Isadora DUNCAN: the mother of modern dance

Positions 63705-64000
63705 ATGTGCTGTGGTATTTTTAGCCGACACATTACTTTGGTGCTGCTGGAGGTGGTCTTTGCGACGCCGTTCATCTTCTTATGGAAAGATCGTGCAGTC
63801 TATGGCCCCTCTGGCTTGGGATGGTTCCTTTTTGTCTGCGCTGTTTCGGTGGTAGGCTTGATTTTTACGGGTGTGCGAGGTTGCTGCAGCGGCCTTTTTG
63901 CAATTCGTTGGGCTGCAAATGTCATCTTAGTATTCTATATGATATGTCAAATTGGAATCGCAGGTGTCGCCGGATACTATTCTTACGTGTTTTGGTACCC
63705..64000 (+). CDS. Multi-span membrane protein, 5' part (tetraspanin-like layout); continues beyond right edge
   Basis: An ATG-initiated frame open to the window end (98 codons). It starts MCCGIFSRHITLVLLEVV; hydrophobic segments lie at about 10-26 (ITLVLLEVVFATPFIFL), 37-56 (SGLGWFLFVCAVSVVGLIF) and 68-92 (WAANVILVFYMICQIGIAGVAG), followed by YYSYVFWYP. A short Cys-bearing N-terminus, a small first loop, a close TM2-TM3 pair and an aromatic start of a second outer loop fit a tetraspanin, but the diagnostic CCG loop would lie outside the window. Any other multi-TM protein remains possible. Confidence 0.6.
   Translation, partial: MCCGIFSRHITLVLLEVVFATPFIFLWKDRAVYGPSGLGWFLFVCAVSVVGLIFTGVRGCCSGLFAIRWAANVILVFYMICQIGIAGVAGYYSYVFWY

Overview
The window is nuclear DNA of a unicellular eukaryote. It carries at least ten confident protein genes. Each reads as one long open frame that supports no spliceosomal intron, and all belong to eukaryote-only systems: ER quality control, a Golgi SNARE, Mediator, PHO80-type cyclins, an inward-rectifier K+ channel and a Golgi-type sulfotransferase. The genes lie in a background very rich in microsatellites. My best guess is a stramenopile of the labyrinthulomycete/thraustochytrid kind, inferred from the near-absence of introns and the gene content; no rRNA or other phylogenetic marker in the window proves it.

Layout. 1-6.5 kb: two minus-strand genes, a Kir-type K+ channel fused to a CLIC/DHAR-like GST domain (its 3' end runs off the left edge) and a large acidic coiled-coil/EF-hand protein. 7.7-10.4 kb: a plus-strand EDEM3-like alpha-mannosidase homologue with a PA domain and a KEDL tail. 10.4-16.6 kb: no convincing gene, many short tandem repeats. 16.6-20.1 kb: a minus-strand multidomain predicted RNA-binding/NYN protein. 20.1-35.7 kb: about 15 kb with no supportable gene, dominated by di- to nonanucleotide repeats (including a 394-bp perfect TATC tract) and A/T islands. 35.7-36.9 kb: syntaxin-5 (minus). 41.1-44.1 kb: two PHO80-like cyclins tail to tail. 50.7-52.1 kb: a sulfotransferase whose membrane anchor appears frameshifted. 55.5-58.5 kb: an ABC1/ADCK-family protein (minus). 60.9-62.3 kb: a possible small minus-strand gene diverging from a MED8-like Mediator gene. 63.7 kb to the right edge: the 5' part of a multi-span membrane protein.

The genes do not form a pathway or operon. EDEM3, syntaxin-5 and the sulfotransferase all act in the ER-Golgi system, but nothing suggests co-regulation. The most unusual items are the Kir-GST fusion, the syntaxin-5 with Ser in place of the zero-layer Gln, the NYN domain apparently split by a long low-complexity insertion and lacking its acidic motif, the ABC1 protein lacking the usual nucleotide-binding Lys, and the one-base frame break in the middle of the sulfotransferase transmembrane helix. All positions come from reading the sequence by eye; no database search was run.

Author of a radical breach with academic dance style of the time, today Isadora Duncan is considered the most important initiator of the so-called “modern dance”. Born in San Francisco on 27 May 1877 from Irish mother and Scottish father, she was the last of four children. Her father abandoned the family very soon and the young Isadora grew up in a very poor family environment but that was a context outside the box marked by the music her mother played, by an acute artistic sensitivity and by love for nature and freedom. After taking lessons of classical ballet, she decided to perform on stage and devoted herself in creating a new and personal kind of dance inspired by ancient Greece, through which she could express her most intimate feelings in an authentic and spontaneous way. Supported by her older sister and her mother, in 1884 Isadora started teaching “her dance” getting popularity and good income very soon. In 1898 she decided to move to London and after a first period of extreme poverty, she managed to get in contact with intellectuals of elite associations where she met the great actress Ellen Terry, who later she took as a model of feminine artistic ideal. In 1900 Isadora moved to Paris where she had the opportunity to study Greek tragic authors and philosophers like Nietzsche, Kant and Schopenhauer and by so doing she started idealizing the utopia of a dancing humanity free from social influence: an idea of dance intended as spontaneous objectivation of interior feelings through movements that follow one another like the waves of the sea. In 1903 in Budapest she triumphantly performed for 30 consecutive nights and in 1905 she travelled across Russia where she danced in Moscow, Kiev and Saint Petersburg. Coming back from her journeys, in Berlin she knew Gordon Craig with who had a son but never got married because she did not want to lose her independence. After a short time in Florence with Eleonora Duse, Isadora met in Paris the industrialist Paris Singer (well-know for sewing machines) with who she had another son and established a dance school thanks to his financial support too. In 1913 coming back from a tournée in Russia, the car where her children and governess were in rushed in the Seine river killing them off. Isadora was desperate and decided to travel around the word dancing until she no longer could. After a two years tournée in USA during which at the Metropolitan she danced “La Marseillaise” wrapped in a red drape, she was invited by Lenin to establish a dance school even in Moscow. In 1922 Isadora married Sergej Esenin, a poet 18 years younger but their turbulent relationship lasted only few months; the following year Sergej committed suicide. In the last years of her life the well-known fame started to decline and even some reviewer wrote merciless articles about her heavy body figure. Then she spent the rest of her life drinking alcohol between Nice and Paris. Isadora died in Nice on 14th September 1927 choked by the long scarf entangles in the wheels and axels of the Bugatti she was driving.